Morgan Freeman came home about 12 years back, home to the Mississippi Delta. Freeman, who has three Oscar nominations, for The Shawshank Redemption and other films, was born and raised there. He spent Saturday mornings tending to chores on the family spread near Charleston and Saturday afternoons watching cowboy flicks from the balcony of Greenwood's segregated movie theater. But after high school, Freeman joined the Great Migration out of the Jim Crow South.
More than three decades passed before he returned. When he did, he built a house right on the spot where his family's shack once stood. This past November, he staked another claim. Along with local attorney Bill Luckett, he opened a restaurantMadidiin downtown Clarksdale. A town of 22,000, Clarksdale attracts a fair share of blues pilgrims, but it's a far cry from Los Angeles or New York City, where celebrity-backed restaurants are rampant. "My motive was somewhat selfish," Freeman says. "I wanted to have a place close by, kind of in the neighborhood." Or, as Luckett says, "We wanted a place that the Delta could claim as its own."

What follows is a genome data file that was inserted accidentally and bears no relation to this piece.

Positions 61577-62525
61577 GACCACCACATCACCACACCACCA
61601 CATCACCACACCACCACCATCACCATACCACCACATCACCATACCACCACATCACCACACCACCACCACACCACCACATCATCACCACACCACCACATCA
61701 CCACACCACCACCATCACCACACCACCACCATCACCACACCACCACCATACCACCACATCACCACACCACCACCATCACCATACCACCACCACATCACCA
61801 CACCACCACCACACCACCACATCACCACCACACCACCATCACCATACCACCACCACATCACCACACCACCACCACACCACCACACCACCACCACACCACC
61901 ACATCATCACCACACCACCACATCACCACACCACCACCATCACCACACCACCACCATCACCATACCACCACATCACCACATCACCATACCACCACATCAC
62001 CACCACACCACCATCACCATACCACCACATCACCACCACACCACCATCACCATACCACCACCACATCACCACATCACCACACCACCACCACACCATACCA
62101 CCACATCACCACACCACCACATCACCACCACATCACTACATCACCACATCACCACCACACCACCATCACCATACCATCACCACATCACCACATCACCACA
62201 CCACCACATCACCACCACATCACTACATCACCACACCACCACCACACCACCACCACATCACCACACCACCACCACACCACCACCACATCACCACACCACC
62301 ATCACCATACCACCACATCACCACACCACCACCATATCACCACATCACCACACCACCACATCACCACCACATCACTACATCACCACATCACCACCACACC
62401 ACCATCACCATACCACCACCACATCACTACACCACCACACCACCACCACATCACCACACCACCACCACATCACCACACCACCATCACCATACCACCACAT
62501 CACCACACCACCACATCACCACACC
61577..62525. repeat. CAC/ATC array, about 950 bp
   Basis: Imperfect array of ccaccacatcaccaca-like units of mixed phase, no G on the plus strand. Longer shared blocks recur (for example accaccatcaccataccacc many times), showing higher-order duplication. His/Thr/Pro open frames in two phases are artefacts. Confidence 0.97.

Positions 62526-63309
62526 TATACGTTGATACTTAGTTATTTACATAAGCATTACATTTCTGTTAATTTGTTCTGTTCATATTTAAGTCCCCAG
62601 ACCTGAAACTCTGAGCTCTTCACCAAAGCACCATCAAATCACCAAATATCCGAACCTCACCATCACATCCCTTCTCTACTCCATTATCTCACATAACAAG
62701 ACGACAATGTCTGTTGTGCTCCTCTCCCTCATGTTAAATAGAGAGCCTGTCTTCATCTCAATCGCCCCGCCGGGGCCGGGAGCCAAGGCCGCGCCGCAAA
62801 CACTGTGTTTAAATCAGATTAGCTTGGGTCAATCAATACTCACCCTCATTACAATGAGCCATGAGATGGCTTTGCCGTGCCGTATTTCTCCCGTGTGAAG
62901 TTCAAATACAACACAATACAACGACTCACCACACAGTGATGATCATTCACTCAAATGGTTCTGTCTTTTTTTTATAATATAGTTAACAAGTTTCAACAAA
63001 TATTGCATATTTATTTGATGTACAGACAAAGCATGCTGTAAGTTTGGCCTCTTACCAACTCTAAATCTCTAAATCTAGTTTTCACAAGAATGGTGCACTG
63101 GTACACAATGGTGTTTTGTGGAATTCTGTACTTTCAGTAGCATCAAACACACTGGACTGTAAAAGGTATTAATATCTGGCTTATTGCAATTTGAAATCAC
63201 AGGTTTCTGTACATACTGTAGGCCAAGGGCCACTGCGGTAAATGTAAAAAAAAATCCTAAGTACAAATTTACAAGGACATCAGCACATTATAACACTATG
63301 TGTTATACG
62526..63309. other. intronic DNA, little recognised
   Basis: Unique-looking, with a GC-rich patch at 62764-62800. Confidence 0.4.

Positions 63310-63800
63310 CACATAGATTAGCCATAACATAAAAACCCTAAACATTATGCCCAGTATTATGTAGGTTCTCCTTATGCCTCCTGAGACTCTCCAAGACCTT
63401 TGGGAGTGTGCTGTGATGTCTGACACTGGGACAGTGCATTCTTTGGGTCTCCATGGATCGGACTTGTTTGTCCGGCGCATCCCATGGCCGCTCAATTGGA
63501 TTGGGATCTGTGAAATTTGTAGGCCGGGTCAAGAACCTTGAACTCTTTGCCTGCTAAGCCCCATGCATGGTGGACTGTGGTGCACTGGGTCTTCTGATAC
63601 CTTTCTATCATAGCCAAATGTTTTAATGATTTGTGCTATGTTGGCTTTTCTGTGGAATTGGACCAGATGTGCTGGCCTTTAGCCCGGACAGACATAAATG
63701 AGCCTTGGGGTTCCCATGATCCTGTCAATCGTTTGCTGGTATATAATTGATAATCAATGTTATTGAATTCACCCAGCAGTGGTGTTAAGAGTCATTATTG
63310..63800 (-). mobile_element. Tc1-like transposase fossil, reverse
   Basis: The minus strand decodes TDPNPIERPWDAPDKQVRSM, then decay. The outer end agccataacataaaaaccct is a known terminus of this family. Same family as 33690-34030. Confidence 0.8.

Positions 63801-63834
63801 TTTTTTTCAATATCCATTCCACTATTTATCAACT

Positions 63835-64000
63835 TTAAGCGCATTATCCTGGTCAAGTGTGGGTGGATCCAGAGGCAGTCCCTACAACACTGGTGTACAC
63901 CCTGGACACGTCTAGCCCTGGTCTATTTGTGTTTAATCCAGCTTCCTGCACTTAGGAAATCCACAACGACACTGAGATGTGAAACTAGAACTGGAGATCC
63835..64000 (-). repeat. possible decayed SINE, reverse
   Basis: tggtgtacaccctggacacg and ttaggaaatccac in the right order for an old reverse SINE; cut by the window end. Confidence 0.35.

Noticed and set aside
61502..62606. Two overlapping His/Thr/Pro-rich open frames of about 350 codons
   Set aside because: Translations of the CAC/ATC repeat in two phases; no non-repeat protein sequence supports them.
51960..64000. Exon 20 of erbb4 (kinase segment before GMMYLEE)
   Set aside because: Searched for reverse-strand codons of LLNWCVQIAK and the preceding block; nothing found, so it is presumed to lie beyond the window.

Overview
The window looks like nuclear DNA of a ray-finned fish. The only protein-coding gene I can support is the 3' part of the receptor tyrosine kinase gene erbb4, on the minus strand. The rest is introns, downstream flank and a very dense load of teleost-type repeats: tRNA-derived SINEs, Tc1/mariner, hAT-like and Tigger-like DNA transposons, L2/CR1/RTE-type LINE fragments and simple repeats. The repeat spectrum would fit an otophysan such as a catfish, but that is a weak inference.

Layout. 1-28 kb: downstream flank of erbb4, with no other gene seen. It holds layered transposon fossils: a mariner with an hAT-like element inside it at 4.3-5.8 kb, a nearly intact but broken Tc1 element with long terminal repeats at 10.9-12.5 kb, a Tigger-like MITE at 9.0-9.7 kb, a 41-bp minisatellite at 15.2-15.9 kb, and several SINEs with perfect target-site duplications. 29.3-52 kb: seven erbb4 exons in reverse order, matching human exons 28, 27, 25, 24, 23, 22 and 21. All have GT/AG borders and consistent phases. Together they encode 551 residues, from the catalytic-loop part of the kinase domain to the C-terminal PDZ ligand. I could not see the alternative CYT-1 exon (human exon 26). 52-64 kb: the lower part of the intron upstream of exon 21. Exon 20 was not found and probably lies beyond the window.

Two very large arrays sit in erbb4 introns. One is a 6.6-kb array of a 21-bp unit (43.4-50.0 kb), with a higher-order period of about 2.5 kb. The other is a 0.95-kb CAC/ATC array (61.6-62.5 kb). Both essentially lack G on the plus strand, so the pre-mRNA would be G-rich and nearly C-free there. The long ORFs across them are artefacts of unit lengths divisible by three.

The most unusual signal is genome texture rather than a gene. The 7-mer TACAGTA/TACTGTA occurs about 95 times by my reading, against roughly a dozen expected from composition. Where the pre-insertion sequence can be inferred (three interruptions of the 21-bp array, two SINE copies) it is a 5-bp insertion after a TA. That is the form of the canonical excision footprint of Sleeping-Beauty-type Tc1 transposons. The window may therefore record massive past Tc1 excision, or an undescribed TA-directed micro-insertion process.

Set in an early-twentieth-century redbrick building, Madidi has the stolid good looks of a small-town bank. Downstairs are exposed masonry walls and a mahogany bar, accented by a gallery's worth of art. Upstairs is a warren of private dining rooms painted in russet and gold.